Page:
Late Middle English, from a variant of the earlier form dialectical slent, from Old Norse or another North Germanic source, cognate with Old Norse slent, Swedish slinta (“to slip”), Norwegian slenta (“to fall on the side”), from Proto-Germanic *slintaną. Probably influenced by aslant.
slant (plural slants)
- A slope; an incline, inclination.
- The house was built on a bit of a slant and was never quite level.
- A sloped surface or line.
- (mining) A run: a heading driven diagonally between the dip and strike of a coal seam.
- (typography) Synonym of ⟨ / ⟩, particularly in its use to set off pronunciations from other text.
- 1965, Dmitri A. Borgmann, Language on Vacation, page 240:
- An oblique movement or course.
- (biology) A sloping surface in a culture medium.
- A pan with a sloped bottom used for holding paintbrushes.
- A container or surface bearing shallow sloping areas to hold watercolors.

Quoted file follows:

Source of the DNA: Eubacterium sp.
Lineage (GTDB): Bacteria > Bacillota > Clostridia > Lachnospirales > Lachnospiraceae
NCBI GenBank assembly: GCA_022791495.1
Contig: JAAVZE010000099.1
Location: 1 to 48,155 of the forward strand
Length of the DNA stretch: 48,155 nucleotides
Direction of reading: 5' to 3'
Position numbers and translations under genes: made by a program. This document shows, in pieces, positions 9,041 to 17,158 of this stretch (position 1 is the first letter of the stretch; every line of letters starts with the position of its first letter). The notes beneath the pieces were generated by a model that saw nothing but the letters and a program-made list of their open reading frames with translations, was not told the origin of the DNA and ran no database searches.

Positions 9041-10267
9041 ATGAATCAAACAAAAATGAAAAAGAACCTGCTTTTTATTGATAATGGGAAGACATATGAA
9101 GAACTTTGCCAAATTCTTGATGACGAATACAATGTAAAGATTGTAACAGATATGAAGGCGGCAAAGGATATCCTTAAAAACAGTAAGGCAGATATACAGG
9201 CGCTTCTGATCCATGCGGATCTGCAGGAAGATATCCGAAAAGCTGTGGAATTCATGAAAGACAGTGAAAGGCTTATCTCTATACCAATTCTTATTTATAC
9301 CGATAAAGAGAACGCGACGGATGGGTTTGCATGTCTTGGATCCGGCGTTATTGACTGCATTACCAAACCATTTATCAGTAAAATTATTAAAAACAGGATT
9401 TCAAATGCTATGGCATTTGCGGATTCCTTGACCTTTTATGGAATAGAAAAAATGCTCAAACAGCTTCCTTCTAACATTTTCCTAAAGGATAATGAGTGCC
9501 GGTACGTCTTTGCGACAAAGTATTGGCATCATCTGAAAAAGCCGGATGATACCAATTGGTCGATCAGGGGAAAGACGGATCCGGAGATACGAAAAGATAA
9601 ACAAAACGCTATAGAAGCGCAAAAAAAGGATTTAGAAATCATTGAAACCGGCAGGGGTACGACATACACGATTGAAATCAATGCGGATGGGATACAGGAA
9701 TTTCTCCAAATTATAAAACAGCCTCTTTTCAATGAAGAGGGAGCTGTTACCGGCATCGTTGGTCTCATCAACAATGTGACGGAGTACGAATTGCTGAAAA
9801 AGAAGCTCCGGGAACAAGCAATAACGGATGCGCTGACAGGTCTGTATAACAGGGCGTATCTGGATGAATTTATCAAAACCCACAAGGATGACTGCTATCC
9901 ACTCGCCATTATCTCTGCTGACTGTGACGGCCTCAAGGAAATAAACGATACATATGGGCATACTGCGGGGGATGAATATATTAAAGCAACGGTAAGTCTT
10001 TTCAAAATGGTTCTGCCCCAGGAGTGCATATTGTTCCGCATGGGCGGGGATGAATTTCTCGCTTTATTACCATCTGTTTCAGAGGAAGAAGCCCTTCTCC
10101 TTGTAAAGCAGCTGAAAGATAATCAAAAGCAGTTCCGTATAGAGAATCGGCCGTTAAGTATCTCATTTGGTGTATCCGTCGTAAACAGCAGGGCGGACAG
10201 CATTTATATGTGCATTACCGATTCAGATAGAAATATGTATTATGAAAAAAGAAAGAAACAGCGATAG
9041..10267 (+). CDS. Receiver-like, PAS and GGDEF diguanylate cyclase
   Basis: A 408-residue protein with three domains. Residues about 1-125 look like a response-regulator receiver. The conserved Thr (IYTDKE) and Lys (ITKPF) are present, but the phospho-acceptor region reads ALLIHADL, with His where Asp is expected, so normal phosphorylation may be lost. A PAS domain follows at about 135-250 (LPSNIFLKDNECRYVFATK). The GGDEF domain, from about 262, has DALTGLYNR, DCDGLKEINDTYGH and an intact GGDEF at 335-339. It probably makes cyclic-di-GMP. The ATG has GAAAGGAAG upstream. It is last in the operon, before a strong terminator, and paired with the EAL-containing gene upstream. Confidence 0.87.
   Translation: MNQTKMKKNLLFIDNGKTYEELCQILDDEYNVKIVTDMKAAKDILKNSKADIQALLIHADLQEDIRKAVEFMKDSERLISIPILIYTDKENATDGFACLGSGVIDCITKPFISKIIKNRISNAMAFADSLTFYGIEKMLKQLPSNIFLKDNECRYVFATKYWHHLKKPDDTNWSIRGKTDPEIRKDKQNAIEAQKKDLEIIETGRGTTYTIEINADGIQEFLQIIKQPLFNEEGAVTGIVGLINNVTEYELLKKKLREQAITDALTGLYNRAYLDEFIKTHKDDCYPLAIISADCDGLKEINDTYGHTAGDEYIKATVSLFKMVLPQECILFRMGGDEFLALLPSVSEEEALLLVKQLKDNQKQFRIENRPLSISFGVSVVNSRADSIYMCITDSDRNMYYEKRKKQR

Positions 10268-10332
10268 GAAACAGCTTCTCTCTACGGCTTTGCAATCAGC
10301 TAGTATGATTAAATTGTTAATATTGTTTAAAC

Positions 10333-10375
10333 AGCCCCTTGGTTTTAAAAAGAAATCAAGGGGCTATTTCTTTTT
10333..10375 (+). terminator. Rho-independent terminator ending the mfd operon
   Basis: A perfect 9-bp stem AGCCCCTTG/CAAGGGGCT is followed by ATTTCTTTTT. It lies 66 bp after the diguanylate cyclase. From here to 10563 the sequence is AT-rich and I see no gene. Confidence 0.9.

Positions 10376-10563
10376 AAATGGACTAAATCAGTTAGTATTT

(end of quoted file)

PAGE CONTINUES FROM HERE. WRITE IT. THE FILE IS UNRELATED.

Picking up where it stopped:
- (US, obsolete) A sarcastic remark; shade, an indirect mocking insult.
- (slang) An opportunity, particularly to go somewhere.
- (Australia, slang) A crime committed for the purpose of being apprehended and transported to a major settlement.
- (originally US) A point of view, an angle; a bias.
- It was a well written article, but it had a bit of a leftist slant.
- (US) A look, a glance.
- (US, ethnic slur, derogatory) A person with slanting eyes, particularly an East Asian.
- (typography): See slash
- To lean, tilt or incline.
- If you slant the track a little more, the marble will roll down it faster.
- On the side of yonder slanting hill.
- To bias or skew.
- The group tends to slant its policies in favor of the big businesses it serves.
- Oxford English Dictionary, 1884–1928, and First Supplement, 1933.